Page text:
Several readers asked for more information about how I organized the orchard out front. In response, I've put together a few ideas that I'm testing out and resources where I found information. As I mentioned in my last tree-oriented post, this orchard is an experiment, one that will have some successes and failures from which I hope I can learn to be able to organically grow a large variety of fruit in the space I have available.

(First, please excuse the mess. My entire yard has been and will continue to be in overhaul mode for the next couple years as we turn this place into our own version of paradise. Right now, there are shrubs that still need to be pulled out, flags on each sprinkler, sprays of orange marker on the lawn, piles of dug out turf, and general disorder: the dirty laundry of gardening.)

Here are a few pictures of the very front part of yard, where I've planted my apricots, peaches, nectarines, and cherries.

As you can see, with the exception of one planting, there are two trees planted together about 20-24" apart. I've cut the trees down to just above knee height to encourage low branching, and if there were any branches on the side of the tree facing the other tree, I removed them. I'll continue to prune the branches on the insides away so that, looking down on the trees, each will become a semi-circular tree. Eventually, as they grow, they should look like one large bush, rather than two separate plants. I plan to keep the trees at around 8' tall, which will require both winter and summer pruning. Right now the "beds" for each pairing are small, but I'll build them up as the trees grow in order to match the trees' expanding root systems. Each bed is approximately 10' away from the next.

Some things I kept in mind when planting:

  • I built a chicken wire bucket for each planting to protect the central root balls from the scourge of gophers.
  • When possible, I paired trees that were grafted on to the same kind of rootstock.
  • However, cross-pollination trumped rootstock, so if the trees were likely to bloom at the same time and pollinate each other, I paired them.
  • I planted trees on an east-west axis so that no tree would be stuck on the north side and overly shaded.
  • I did not amend the soil in the holes as trees have a better long-term success rate if planted in native soil; the tree won't reach a wall as it grows beyond rich amended soil in the planting hole and shockingly meets the "real world." Instead, I mulched the area with well-rotted manure, protecting and fertilizing the whole area from above.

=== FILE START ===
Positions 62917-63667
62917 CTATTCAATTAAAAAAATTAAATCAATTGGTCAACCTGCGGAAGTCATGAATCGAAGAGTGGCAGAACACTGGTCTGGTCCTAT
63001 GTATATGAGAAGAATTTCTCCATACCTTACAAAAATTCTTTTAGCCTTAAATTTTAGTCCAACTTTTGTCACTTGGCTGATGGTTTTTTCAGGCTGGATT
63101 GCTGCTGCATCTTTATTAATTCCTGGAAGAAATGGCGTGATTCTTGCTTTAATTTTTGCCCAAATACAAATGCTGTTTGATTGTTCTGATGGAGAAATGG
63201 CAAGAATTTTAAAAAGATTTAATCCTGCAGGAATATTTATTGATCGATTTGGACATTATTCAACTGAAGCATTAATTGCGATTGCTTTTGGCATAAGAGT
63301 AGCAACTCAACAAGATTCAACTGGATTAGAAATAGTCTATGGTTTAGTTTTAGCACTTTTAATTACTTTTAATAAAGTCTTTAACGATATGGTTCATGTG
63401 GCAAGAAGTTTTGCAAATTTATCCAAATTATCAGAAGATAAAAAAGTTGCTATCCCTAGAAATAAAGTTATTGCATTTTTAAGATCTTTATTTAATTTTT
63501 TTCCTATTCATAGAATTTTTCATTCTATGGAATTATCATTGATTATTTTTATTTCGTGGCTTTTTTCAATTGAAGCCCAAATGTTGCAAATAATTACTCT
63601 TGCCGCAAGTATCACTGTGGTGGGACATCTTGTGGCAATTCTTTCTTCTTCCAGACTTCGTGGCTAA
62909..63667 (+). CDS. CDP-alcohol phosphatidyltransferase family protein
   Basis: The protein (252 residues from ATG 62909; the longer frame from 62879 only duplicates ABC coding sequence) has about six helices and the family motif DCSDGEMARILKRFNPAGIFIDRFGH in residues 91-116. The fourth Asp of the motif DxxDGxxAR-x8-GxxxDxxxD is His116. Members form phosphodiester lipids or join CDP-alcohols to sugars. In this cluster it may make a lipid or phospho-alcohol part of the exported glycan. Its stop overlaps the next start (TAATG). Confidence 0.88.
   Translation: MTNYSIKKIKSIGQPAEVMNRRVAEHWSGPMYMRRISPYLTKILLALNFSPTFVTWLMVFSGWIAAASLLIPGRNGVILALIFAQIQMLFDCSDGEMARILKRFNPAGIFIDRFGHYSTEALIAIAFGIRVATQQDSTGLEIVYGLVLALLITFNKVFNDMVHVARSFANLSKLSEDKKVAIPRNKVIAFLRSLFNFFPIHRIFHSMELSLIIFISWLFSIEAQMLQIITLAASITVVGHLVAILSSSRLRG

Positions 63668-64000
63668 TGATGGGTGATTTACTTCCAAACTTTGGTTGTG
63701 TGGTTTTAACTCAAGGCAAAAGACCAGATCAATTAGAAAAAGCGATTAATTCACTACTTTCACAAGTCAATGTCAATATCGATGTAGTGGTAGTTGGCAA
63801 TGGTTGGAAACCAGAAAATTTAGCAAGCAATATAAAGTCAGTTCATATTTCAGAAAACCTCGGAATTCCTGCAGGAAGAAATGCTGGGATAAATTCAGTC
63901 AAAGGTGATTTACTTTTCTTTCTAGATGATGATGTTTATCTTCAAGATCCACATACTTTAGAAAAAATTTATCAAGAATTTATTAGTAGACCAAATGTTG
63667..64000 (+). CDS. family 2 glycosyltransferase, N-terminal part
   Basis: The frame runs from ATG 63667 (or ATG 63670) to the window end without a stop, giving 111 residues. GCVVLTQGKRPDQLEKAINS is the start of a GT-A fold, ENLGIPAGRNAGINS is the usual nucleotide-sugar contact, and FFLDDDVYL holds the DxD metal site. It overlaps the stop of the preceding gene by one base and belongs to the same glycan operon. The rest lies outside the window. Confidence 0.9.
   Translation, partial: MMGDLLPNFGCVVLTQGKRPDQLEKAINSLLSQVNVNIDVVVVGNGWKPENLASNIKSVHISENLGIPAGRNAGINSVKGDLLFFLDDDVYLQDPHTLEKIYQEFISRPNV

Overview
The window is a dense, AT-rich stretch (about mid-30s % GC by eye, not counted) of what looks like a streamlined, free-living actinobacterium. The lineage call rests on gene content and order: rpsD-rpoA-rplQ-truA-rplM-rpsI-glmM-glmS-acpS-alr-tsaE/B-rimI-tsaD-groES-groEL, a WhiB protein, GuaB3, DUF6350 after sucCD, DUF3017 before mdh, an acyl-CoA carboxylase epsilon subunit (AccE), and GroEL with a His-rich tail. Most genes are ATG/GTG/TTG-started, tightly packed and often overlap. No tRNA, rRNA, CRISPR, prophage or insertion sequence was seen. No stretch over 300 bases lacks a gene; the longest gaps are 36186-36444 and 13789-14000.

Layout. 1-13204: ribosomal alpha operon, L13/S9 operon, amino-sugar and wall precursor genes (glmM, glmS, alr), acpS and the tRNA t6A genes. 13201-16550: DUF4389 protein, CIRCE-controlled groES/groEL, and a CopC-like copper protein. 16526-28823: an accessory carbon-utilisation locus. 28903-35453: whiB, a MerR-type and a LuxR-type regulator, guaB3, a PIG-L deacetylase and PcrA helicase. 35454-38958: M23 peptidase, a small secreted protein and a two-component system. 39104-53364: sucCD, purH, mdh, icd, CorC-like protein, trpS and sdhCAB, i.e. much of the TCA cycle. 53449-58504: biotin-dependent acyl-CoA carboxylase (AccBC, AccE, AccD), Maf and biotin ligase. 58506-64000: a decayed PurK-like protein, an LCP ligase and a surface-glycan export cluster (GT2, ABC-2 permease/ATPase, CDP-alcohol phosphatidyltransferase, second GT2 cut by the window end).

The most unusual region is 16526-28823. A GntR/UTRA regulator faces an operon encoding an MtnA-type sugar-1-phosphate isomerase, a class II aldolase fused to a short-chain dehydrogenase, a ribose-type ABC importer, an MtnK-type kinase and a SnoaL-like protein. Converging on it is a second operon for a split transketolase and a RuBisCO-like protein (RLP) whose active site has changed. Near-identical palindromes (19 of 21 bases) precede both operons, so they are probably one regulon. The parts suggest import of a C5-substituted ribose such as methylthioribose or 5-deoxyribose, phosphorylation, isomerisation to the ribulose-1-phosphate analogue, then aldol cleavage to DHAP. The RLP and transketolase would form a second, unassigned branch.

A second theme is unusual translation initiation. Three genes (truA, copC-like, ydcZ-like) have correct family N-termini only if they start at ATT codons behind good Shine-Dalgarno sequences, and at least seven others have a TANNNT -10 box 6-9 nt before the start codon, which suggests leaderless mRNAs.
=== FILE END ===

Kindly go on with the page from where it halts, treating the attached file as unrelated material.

Last year, in another part of the front yard, I planted apples individually. These trees are approximately 8' apart. I'm carefully training these trees to be small and horizontally branched so that the fruit will be reachable. This is a view from above of the Golden Russet.

As you can see, the tree is small, but has branches radiating in all directions. When there have been too many small branches in one direction, I've pruned them off. Following this guideline, I'll probably need to prune off one of the branches that is growing toward the top of this picture this summer. I've also (as you may see in the picture) weighed branches down with rocks to help train the branches to be more horizontal than vertical. This should help produce more even fruit-set, and, according to some literature, help apple trees grow more healthily in this warm climate.

And finally, a tree in Plumville, a third area of my front yard. (It's a really big front yard, folks. There's a rose garden too!)

This is a Bavay's Green Gage, and it is the center tree in a line of three trees, each approximately 10' apart. These trees have a little more space, so I didn't make their initial cut quite as low when I planted them. The crotch (hee hee, I just wrote crotch) of the tree is about 2 1/2' high. As I mentioned in the previous post, two of the three trees are Asian plums and can pollinate each other, but one is a European plum and will have better fruit set if I can provide another variety for cross-pollination. Below, you can see a close-up of one of the branches on which I've tried a cleft graft of an Italian prune.